Thoughts following the Emerson Etem/Nicklas Jensen trade

Jensen (Photo: HockeysFuture)
Jensen (Photo: HockeysFuture)

In case you missed it, the Rangers and Canucks swapped Emerson Etem for Nicklas Jensen yesterday. While most saw an Etem trade coming at some point, the fact that it came together yesterday was a bit of a surprise. The Rangers announced there was a transaction with Etem after he was not at practice and while many speculated a trade, Etem was sent on a conditioning assignment. The trade didn’t break until later in the afternoon. And here we are, with Jensen and a 2017 sixth round pick.

1. The trade marked the end of the unspectacular Rangers career of Etem, who played in just 19 games after being acquired for Carl Hagelin. Jensen, who was also a late first round pick a year later, has yet to make an impact at the NHL level. Jensen needed a change of scenery, and Etem needed playing time that he wasn’t getting in New York. This was a classic trade of assets that needed to move on from their current clubs. Nothing less, nothing more. For the Canucks, they get a potential middle-six forward with great tools that hasn’t put it all together.

2. In Jensen, the Rangers get a first round talent that also hasn’t put it all together yet. The 6’2″, 190-lb right-winger (left-handed shot) has spent the last two seasons in the AHL at about a half-point-per-game pace. He’s not a goal scorer, but his assists per game have gone up. His claim to fame is that he’s the best hockey product Denmark has ever produced. Not sure if that’s a good thing, though. The Rangers also clear Etem’s $850,500 cap hit, which is not a minor detail.

3. Jensen will be in the AHL for a while, and may serve as the next injury call up if needed. I wouldn’t expect too much out of him. He’s a bit of a reclamation project at this point. For now, the Hagelin trade depends on how Ryan Gropp develops. It was a cap dump to begin with, but it makes you wonder what else was out there for Glen Sather before he made this deal. Perhaps the Rangers weren’t banking on Etem at all, and just wanted Gropp. We won’t really know for sure.

4. I don’t think Etem ever got a fair shake in New York. He very rarely played, and when he did he was mostly on the fourth line. He had flashes of solid play, but was very inconsistent with some very glaring turnovers. That said, he had relatively decent possession numbers, coming in at -0.08 CF rel (47.01 CF%). Jesper Fast, Viktor Stalberg, Tanner Glass, and Dominic Moore all have worse possession numbers, both raw and relative. Etem was also victimized by a team worst 96.7 PDO, which comes from a team worst 7.14 on-ice SH% (team’s SH% with him on the ice) and .895 on-ice SV%. Basically, the team didn’t shoot well (expected, considering his linemates) and got poor goaltending (not expected, considering some of his linemates) while he was on the ice.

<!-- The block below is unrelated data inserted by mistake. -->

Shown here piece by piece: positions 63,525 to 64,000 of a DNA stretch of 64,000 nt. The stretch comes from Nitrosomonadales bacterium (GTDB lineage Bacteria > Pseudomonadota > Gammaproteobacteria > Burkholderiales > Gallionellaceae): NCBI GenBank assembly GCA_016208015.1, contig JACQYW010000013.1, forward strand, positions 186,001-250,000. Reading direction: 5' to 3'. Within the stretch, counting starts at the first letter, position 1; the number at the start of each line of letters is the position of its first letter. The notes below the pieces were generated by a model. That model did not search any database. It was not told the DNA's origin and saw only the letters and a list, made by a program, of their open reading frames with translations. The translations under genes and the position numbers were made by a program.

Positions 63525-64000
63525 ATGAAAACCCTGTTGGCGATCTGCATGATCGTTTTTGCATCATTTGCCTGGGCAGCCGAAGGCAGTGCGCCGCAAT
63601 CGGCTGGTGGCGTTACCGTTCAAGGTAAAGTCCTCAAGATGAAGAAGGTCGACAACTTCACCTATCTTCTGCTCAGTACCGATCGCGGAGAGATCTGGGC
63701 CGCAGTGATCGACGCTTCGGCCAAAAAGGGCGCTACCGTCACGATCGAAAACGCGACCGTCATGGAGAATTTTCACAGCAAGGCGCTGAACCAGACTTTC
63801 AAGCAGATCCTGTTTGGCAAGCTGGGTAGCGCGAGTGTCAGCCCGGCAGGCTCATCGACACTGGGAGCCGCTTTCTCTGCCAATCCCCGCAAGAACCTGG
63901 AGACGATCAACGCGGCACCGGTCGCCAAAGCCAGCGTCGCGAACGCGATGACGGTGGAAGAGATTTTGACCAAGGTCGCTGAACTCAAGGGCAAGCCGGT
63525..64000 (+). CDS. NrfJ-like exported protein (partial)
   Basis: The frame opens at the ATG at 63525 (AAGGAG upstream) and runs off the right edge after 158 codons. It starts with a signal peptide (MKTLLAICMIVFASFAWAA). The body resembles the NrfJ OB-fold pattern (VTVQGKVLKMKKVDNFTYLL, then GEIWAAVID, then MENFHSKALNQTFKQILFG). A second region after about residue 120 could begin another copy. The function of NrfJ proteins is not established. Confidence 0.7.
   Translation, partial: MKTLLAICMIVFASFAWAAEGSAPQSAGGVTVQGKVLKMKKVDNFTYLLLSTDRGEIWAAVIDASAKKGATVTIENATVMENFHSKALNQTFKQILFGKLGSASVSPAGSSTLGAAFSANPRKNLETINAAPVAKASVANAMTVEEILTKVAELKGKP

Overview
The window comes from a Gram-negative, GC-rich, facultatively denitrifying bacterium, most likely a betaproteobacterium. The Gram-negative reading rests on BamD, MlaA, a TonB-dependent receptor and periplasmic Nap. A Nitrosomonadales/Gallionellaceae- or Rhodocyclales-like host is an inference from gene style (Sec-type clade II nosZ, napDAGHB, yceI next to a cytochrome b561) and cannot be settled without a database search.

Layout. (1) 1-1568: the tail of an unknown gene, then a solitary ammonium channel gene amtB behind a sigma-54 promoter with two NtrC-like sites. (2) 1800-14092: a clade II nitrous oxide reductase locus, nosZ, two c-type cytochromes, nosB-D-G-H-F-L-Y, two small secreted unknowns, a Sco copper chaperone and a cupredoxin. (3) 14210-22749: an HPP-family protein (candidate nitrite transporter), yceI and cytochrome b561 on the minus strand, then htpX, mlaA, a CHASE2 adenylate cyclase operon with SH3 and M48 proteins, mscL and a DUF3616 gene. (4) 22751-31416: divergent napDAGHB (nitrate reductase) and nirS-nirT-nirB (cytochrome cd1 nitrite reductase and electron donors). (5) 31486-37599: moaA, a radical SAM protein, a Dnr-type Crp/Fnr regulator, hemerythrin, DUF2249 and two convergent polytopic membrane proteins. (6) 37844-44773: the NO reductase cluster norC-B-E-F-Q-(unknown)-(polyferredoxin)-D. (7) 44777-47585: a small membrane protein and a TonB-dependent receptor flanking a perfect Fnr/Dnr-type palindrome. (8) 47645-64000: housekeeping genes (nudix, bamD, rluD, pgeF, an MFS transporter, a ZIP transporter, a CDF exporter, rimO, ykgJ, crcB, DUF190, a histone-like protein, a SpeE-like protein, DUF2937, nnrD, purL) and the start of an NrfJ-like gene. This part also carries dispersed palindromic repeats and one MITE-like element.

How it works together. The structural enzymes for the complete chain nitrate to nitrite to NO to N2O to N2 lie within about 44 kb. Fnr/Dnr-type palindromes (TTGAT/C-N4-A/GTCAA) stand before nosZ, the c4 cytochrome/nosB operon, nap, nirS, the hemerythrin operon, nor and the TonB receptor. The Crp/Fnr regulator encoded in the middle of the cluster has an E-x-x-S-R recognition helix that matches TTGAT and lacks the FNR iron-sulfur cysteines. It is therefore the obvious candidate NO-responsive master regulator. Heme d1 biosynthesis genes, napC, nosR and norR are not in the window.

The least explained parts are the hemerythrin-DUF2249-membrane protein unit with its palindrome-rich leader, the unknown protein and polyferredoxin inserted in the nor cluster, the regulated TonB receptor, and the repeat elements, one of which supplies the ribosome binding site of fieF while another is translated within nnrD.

5. People may point to his on-ice SV% at .895 and say that he was a defensive liability. He’s no defensive stud, that’s for sure, but one of his primary linemates –Moore– had a .940 on-ice SV%. Sometimes it’s just luck. I expect that goaltending number to even out over the course of the season. Personally, I think a little more patience would have been nice. The Rangers, however, don’t have that luxury. They are a win-now team and don’t have time for growing pains. We are also seeing this with Dylan McIlrath.

6. Trying to preempt some of the “Now I won’t have to hear about him anymore” comments, it’s worth noting that the main reason why most wanted to see him play wasn’t so much about Etem himself, but about the process. There were players on the roster that were getting playing time, despite playing worse than Etem. If the goal is to play the best team, then the process was broken. It wouldn’t matter if it were Etem, Jensen, or any other young player. The process has been broken for a while this season. That was the major issue, not so much benching Etem.

It only took six months for the Rangers to move on from Etem. At the time of the trade, it looked like Etem was their target. Perhaps the thinking should shift to Gropp being the target, and Etem being a throw-in. It is what it is at this point, it was a disappointing 19 games for Etem. Let’s see what Jensen can do, if he makes it to the NHL on a regular basis.

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  • If you look at Etem’s twitter account you can clearly see he’s a moron who is not dedicated. Kreider is trending the same way. Vancouver is one of the worst teams in hockey at developing young players so maybe the Rangers stole something here.

  • I have a big problem with this statement:

    “His claim to fame is that he’s the best hockey product Denmark has ever produced. Not sure if that’s a good thing, though.”

    Say what?

    Where does that leave Jannik Hansen, Frans Nielsen, Frederik Andersen, Lars Eller, Mikkel Bødker and Nikolaj Ehlers? Even Peter Regin and Philip Larsen has done better than Nicklas Jensen in their NHL career. You might even include Poul Popiel from “back-in-the-days”.

    Eller, Bødker and Ehlers were all draftet in the first half of the first round, so the statement is not even true on sort of a prospect kind-of-scale.

    A little research could have been helpsome.

    • I think you’re being a lil too hard on Dave for his statement “not sure if it’s a good thing” Granted, some of those players were or are decent average players. It’s not like as if Wayne Gretzky or even a Tomas Sandstrom were drafted out of Denmark.

      I’m a big fan of Frans Neilsen though. Also, the recent kids that were drafted seem to be a higher grade of player. So like Norway and Switzerland etc, the quality of players are going up in the big leagues, I’ll give you that.

      However, to accuse Dave of “lack of research” is downright blasphemy! Especially, when he had just said he was a bit out of the loop lately.

  • The Hags ‘trade’ was some hopefully productive assets for not paying a 3rd liner $4M/yr. Gropp may be something though more than likely not.